The novel, Kops’ 10th, has just been issued during the Jewish Book Week of London. The author was earlier feted on his 85th birthday by the London Jewish Museum at a sell-out reading of his 1958 play The Hamlet of Stepney Green that first catapulted him to world fame as an originator of Britain’s new wave, “kitchen-sink” theatre.

Kops hails from the now bygone, destitute European Jewish immigrant settlements of East London that sheltered there from the Holocaust during the Second World War. Sam’s Russian Odyssey is full of autobiographical turns.

This author is extraordinarily prolific and, at long last, commercially successful. The 2010 publication of his collected poetry This Room in the Sunlight (David Paul Publishing, London, £9.99p., Paperback, 132pp.) was a major event for English literature. He has also issued more than 40 plays, two autobiographies and six previous volumes of verse.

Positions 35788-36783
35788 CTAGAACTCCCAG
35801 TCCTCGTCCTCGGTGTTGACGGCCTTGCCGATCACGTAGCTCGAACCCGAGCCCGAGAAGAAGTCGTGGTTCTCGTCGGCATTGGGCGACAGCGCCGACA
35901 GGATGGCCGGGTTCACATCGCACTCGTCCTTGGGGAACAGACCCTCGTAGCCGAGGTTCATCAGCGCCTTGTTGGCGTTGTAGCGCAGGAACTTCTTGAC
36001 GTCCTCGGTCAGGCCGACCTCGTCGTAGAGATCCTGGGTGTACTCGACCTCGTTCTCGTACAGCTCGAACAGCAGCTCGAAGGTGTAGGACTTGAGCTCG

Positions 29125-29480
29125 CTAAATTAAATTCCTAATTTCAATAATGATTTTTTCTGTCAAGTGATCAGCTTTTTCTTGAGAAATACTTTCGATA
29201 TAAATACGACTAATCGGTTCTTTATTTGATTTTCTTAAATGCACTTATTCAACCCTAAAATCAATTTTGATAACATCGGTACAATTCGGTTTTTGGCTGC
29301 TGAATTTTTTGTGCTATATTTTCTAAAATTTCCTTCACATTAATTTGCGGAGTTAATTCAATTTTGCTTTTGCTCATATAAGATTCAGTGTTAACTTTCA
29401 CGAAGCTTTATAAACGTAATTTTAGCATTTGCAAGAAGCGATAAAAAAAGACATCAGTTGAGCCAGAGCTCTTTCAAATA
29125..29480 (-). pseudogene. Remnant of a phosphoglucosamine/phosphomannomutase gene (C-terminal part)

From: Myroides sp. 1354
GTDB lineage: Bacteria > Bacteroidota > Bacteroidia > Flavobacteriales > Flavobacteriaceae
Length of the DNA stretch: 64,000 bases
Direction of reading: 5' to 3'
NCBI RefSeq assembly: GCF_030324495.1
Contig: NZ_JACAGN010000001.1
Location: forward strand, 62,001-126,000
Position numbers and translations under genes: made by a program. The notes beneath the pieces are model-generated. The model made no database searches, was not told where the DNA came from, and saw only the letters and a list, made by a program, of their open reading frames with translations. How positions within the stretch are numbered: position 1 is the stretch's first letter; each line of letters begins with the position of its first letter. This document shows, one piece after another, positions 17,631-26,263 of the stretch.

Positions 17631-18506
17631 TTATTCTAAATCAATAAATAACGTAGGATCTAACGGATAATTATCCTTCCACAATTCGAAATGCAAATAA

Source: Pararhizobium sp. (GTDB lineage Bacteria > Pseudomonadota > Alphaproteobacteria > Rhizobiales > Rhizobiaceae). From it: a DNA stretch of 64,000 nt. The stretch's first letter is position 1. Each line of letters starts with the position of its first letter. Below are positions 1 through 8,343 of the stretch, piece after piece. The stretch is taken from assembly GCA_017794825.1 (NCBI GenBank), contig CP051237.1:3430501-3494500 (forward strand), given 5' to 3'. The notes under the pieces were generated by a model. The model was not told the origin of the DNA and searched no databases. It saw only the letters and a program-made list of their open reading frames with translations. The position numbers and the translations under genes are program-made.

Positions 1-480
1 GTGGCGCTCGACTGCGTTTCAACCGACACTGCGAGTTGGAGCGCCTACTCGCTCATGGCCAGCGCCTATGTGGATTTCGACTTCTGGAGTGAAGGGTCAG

All of Kops’ writing is rooted in poetry, which may perhaps explain his ability to make his prose throb with passion, as famously done by the short story writer Isaac Babel in his classic 1920s Russian collection Red Calvary. How does Kops do that in English? Let us enter his workshop.

English poets know that in any copy prepared for public recital, the language demands a pause or at least one unstressed syllable, and does not tolerate more than two unstressed syllables, between two stressed ones.

A writer ignoring this may expose the text to awkward stresses of pronunciation or unintended pauses in the performance. But properly used, this formula gives us something like blank verse, the most versatile metre in the language favoured by Shakespeare and many others. Its commonly employed five-footed line easily lends itself, depending on the mood of the text, to the expression of anything from light musings to cutting satire or pulsating tension.